Steam clock Gastown

The steam clock in Vancouver’s Gastown (Photo by Sally Nguyen)

I was very inspired by a quote from Barbara Lane, Director/General Manager of Metro Vancouver’s YWCA Hotel, who eloquently stated that “if no one is brave, then nothing ever changes” (B. Lane, personal communication, February 2, 2022). Truly, humans are at the heart of any social change initiative. This fact was evident while visiting the YWCA Hotel where we were given a small glimpse into the people behind a social enterprise, and how they are able to embrace complex situations to facilitate meaningful change.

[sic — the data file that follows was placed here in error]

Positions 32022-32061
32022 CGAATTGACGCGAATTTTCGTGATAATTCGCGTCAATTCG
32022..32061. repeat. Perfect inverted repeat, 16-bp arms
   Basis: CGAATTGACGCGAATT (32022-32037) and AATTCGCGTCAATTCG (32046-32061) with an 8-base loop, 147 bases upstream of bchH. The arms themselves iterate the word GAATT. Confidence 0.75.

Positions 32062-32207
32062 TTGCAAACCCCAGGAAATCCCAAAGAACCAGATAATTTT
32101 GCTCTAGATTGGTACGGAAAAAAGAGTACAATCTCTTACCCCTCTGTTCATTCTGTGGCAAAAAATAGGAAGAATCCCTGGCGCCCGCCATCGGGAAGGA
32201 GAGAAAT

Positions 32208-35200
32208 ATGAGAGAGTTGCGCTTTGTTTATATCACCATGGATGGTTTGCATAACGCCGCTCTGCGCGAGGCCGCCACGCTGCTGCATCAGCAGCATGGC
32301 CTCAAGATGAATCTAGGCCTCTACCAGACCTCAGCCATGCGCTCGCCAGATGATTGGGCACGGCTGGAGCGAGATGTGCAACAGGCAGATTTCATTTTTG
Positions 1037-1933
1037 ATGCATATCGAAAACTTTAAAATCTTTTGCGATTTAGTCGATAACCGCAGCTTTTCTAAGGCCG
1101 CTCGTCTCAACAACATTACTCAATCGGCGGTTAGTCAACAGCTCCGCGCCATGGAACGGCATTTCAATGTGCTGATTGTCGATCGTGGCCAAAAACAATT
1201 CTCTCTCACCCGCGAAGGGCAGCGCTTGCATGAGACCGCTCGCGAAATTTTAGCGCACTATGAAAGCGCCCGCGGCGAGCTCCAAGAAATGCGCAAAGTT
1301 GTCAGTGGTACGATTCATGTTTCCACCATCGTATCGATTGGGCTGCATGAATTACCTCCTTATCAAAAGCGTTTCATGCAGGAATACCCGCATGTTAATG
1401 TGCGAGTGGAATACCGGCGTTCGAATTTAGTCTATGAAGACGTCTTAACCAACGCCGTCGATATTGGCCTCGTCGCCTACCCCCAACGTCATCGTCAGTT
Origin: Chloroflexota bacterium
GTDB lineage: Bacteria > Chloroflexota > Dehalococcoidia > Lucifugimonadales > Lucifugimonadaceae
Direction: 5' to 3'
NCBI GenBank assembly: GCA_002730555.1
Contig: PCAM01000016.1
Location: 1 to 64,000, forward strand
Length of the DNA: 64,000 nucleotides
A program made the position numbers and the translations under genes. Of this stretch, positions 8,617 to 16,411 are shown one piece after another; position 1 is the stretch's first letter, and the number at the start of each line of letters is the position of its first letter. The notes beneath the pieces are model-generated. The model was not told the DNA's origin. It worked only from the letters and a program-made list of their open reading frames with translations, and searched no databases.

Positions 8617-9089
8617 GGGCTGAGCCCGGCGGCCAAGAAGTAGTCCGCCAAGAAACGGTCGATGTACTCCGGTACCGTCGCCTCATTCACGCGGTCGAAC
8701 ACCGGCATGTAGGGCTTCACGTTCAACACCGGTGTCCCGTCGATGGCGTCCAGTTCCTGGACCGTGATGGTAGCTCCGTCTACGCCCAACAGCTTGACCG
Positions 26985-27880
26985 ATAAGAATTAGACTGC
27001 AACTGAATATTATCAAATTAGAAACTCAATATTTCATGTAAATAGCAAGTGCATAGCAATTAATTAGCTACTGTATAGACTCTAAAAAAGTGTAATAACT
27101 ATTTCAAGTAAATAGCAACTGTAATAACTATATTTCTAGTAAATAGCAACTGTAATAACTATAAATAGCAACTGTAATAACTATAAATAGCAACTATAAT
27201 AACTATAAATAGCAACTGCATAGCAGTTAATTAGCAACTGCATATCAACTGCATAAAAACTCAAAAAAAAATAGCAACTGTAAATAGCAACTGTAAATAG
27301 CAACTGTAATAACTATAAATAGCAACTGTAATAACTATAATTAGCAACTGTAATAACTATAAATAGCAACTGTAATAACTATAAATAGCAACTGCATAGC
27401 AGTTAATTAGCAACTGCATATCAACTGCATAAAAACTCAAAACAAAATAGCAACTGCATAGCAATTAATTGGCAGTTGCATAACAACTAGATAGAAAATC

In the face of the ongoing systematic inequalities related to women, non-binary, Two-Spirit, and transgender individuals and families in Canada, the YWCA Hotel seeks to bring awareness and advocacy for housing issues, truth and reconciliation, and gender equity in Metro Vancouver (B. Lane, personal communication, February 2, 2022). By doing this, I believe that the YWCA Hotel reduces the stigma associated with seeking housing help. I agree with Belcher and DeForge (2012) in stating that reducing stigmatization discourages the ‘us versus them’ mentality, and further contributes towards societal togetherness. For the same reason (and with risk of stating an oxymoron), I’d also argue that the YWCA Hotel’s self-isolation services during the COVID-19 pandemic actually reduce the stigma associated with COVID-19 infection, and similarly contribute towards greater community togetherness. Thus, I believe that the YWCA Hotel promotes community coalition building which, as Bonnet (2016) describes, significantly influences meaningful social change for better communities. Undoubtedly, social change is possible with the right people.